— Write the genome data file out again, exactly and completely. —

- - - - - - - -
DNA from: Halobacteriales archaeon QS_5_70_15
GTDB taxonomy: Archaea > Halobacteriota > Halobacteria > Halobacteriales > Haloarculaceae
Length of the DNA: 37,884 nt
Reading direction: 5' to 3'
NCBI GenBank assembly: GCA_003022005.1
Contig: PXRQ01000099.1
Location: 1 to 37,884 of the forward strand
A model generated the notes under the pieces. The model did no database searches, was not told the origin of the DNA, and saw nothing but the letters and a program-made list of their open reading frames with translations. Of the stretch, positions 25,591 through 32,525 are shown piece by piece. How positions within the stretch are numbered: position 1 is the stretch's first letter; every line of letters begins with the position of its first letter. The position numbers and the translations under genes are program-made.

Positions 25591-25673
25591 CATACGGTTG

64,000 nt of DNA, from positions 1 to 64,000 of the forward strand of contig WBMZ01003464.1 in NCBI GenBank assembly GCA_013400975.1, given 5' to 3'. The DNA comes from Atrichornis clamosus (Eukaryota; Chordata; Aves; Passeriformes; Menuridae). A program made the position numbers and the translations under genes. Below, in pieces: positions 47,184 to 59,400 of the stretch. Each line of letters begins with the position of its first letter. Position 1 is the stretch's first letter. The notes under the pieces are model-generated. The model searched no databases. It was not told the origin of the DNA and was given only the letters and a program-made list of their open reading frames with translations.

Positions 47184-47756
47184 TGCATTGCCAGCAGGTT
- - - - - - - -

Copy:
DNA from: Halobacteriales archaeon QS_5_70_15
GTDB taxonomy: Archaea > Halobacteriota > Halobacteria > Halobacteriales > Haloarculaceae
Length of the DNA: 37,884 nt
Reading direction: 5' to 3'
NCBI GenBank assembly: GCA_003022005.1
Contig: PXRQ01000099.1
Location: 1 to 37,884 of the forward strand
A model generated the notes under the pieces. The model did no database searches, was not told the origin of the DNA, and saw nothing but the letters and a program-made list of their open reading frames with translations. Of the stretch, positions 25,591 through 32,525 are shown piece by piece. How positions within the stretch are numbered: position 1 is the stretch's first letter; every line of letters begins with the position of its first letter. The position numbers and the translations under genes are program-made.

Positions 25591-25673
25591 CATACGGTTG

64,000 nt of DNA, from positions 1 to 64,000 of the forward strand of contig WBMZ01003464.1 in NCBI GenBank assembly GCA_013400975.1, given 5' to 3'. The DNA comes from Atrichornis clamosus (Eukaryota; Chordata; Aves; Passeriformes; Menuridae). A program made the position numbers and the translations under genes. Below, in pieces: positions 47,184 to 59,400 of the stretch. Each line of letters begins with the position of its first letter. Position 1 is the stretch's first letter. The notes under the pieces are model-generated. The model searched no databases. It was not told the origin of the DNA and was given only the letters and a program-made list of their open reading frames with translations.

Positions 47184-47756
47184 TGCATTGCCAGCAGGTT